112. Dangerous effects are seen at the termination of symptoms when given in large doses. This recalls the primary actions (Para. 63) and secondary action (Para. 62-7).

The human organism reacts as much as is needed to raise the health to a normal healthy state.

113. The only exception is narcotic medicines, where the secondary action produces greater irritation and sensitivity.

114. With the exception of the narcotics, we observe the primary action when given in moderate doses to healthy people

115. Certain symptoms which are opposite are not secondary but, rather, alternating actions

116. Some symptoms are produced frequently, and others rarely or in few persons

117. The rarely produced symptoms are idiosyncrasies-- the substances produce seemingly no impression in others. But when used homoeopathically they can heal ALL individuals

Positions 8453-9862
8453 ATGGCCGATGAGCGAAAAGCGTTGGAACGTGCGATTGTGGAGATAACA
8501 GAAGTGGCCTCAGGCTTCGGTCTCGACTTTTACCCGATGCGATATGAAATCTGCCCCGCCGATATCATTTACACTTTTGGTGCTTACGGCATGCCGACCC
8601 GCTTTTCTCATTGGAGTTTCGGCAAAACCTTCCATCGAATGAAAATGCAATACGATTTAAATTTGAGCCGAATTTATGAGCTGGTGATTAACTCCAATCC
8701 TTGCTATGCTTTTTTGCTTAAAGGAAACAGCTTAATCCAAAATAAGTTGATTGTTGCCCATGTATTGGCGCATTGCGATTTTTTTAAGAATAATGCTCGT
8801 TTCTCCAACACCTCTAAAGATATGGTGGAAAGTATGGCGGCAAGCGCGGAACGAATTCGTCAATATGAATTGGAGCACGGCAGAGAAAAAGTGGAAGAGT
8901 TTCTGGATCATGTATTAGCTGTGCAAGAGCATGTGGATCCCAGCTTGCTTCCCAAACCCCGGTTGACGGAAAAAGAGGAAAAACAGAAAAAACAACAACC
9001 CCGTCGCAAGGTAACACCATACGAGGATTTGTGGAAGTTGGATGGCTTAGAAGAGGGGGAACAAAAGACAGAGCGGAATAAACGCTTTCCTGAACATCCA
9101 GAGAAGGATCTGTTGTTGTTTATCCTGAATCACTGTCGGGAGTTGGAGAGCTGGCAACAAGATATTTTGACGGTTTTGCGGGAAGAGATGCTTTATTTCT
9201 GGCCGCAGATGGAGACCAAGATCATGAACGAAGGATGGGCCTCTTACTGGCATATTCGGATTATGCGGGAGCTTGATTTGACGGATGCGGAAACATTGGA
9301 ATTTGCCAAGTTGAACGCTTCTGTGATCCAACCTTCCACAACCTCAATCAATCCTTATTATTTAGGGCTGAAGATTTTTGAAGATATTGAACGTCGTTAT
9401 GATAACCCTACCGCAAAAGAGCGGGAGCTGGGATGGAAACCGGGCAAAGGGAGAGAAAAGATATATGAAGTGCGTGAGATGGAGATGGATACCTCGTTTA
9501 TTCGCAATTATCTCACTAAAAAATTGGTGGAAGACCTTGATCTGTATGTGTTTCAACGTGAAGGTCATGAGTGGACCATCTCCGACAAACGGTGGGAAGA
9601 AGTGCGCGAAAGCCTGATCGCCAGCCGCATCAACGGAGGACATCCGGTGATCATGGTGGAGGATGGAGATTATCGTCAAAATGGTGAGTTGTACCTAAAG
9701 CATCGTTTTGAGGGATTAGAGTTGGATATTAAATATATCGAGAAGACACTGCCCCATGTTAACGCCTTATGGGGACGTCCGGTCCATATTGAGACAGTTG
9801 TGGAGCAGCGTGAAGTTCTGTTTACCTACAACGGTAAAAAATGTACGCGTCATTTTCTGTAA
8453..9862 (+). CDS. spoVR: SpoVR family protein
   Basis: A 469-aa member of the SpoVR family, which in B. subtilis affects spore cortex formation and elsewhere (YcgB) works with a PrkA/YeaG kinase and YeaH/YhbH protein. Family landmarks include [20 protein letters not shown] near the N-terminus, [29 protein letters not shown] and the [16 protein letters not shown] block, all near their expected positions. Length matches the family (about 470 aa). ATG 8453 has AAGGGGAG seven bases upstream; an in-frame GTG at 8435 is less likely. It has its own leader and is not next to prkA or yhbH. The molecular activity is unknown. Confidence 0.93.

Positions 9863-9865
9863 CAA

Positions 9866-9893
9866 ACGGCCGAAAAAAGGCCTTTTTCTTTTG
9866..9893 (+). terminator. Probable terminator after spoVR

118. Every medicine has a unique action

119. Each substance cannot be confused with another

120. Therefore, all medicines must be carefully distinguished from each other, so the physician can choose the correct remedy.


121-142: Conducting provings

121. Strong substances produce effects in small doses, weak substances produce effects in larger doses, and the mildest must be tested on very sensitive people

122. The medicines used in provings must be pure and well known

123. They must be taken in a pure form

124. They should not be mixed with other substances

125. The diet of the provers should be strictly regulated and simple. No stimulating drinks. [footnote giving specific restrictions]